+ (From σrayus, a spike, or ear of corn; the flowers affecting that form. E.)

It will dye yellow. The whole plant has a fetid scent, and toads are thought to be


Six to ten flowers in a whorl leaves strap-spear

shaped, half embracing the stem, sessile.

Curt. 208-(E. Bot. 1675-Fl. Dan. 1103. E.)-Kniph. 7—Riv. Mon. 26. 1, Stachys palustris.—Sheldr. 45—Ger. 565. 2—Ger. Em. 1005-Blackw. 273-Ger. 852-Park. 852-Pet. 33. 9.

(Roots creeping, becoming tuberous in autumn, and hence difficult of extirpation. Sm. E.) Stems quadrangular, rough with hairs pointing downwards. Leaves in opposite pairs, very soft, unequally serrated, spreading half way round the stem. Floral-leaves, two small ones under each whorl. Calyr purple, beset with fine hairs terminating in small globules. Blossom reddish purple, mottled; tube white; mouth compressed; upper lip, and all the segments of the lower lip, slightly notched at the end. (Spike long and dense, herbage strong-scented. E.)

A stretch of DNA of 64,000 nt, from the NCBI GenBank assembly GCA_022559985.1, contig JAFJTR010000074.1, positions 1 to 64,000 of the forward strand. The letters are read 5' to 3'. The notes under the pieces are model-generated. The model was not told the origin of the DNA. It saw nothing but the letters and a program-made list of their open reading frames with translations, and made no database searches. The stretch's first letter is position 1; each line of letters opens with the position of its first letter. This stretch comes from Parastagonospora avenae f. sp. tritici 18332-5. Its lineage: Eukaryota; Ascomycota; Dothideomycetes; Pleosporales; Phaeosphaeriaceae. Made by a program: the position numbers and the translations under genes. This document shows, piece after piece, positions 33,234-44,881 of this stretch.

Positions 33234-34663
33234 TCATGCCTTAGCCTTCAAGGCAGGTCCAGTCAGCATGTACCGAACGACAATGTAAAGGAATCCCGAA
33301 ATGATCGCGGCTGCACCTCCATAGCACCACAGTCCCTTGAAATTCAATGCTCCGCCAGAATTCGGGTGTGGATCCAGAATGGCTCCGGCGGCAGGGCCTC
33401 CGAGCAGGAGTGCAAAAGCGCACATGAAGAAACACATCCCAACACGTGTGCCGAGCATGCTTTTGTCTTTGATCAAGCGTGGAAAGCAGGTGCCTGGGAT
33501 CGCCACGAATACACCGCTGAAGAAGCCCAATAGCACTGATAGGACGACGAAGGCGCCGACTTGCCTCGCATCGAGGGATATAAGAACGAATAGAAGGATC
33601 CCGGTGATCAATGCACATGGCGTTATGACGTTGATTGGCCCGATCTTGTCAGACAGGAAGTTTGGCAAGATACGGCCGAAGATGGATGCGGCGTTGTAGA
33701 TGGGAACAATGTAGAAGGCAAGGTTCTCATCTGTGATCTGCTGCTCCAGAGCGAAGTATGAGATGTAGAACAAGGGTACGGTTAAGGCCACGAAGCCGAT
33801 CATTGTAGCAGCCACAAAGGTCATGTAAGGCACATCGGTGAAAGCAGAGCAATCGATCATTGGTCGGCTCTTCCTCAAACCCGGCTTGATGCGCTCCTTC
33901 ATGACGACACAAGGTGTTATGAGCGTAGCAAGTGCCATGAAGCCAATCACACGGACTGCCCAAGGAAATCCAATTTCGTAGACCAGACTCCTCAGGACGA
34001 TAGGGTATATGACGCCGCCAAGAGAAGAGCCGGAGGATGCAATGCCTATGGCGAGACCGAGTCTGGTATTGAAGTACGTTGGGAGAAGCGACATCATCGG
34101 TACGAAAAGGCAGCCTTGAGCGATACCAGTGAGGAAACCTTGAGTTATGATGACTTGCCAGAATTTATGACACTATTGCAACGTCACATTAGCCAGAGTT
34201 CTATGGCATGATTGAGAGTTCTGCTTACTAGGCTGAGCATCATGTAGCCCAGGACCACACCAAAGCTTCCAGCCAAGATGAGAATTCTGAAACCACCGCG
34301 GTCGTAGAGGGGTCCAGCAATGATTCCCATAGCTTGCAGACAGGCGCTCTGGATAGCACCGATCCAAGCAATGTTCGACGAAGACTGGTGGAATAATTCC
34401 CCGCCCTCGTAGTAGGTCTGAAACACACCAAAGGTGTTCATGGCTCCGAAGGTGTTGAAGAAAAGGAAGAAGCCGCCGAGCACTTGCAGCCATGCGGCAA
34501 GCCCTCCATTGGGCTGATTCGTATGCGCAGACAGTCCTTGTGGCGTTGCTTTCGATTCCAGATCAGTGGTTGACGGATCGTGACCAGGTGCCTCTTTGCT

ALL-HEAL. (MARSH WOUNDWORT. Irish: Cuslin gan Dauri. Welsh: Briwlys y gors. E.) Watery places and banks of rivers. P. Aug.* S. ARVEN'SIS. Six flowers in a whorl leaves heart-shaped, crenate, blunt, almost naked: blossoms as long as the calyx: stem weak. Curt. 246—(E. Bot, 1154. E.)—Fl. Dan. 587—Riv. Mon. 27. 2, Stachys arv. min.-Pet. 33. 12.

Stem twelve to eighteen inches high, quadrangular, blunt, with spreading branches, sometimes decumbent; rough with hair. Leaves much less hairy than the stem. Leaf-stalks hairy. Calyx sessile, hairy, with five equal, sharp-pointed, shallow clefts. Blossom whitish, or flesh colour, scarcely so long as the calyx; helmet very entire; lip trifid, the middle one the broadest, purplish, dotted, not notched.

CORN WOUNDWORT. (Welsh: Briwlys yr âr. E.) In corn-fields, (not uncommon. E.) A. June-Aug.

fond of living under its shade; (rather, as in some other instances, from the moisture of such spots, than from any peculiar predilection in the reptile for disagreeable smells. E.) Sheep and goats eat it. Horses, cows, and swine refuse it. (Mr. Purton suggests that with many others of this Class, it may be converted to the same purposes as hemp and flax. F.)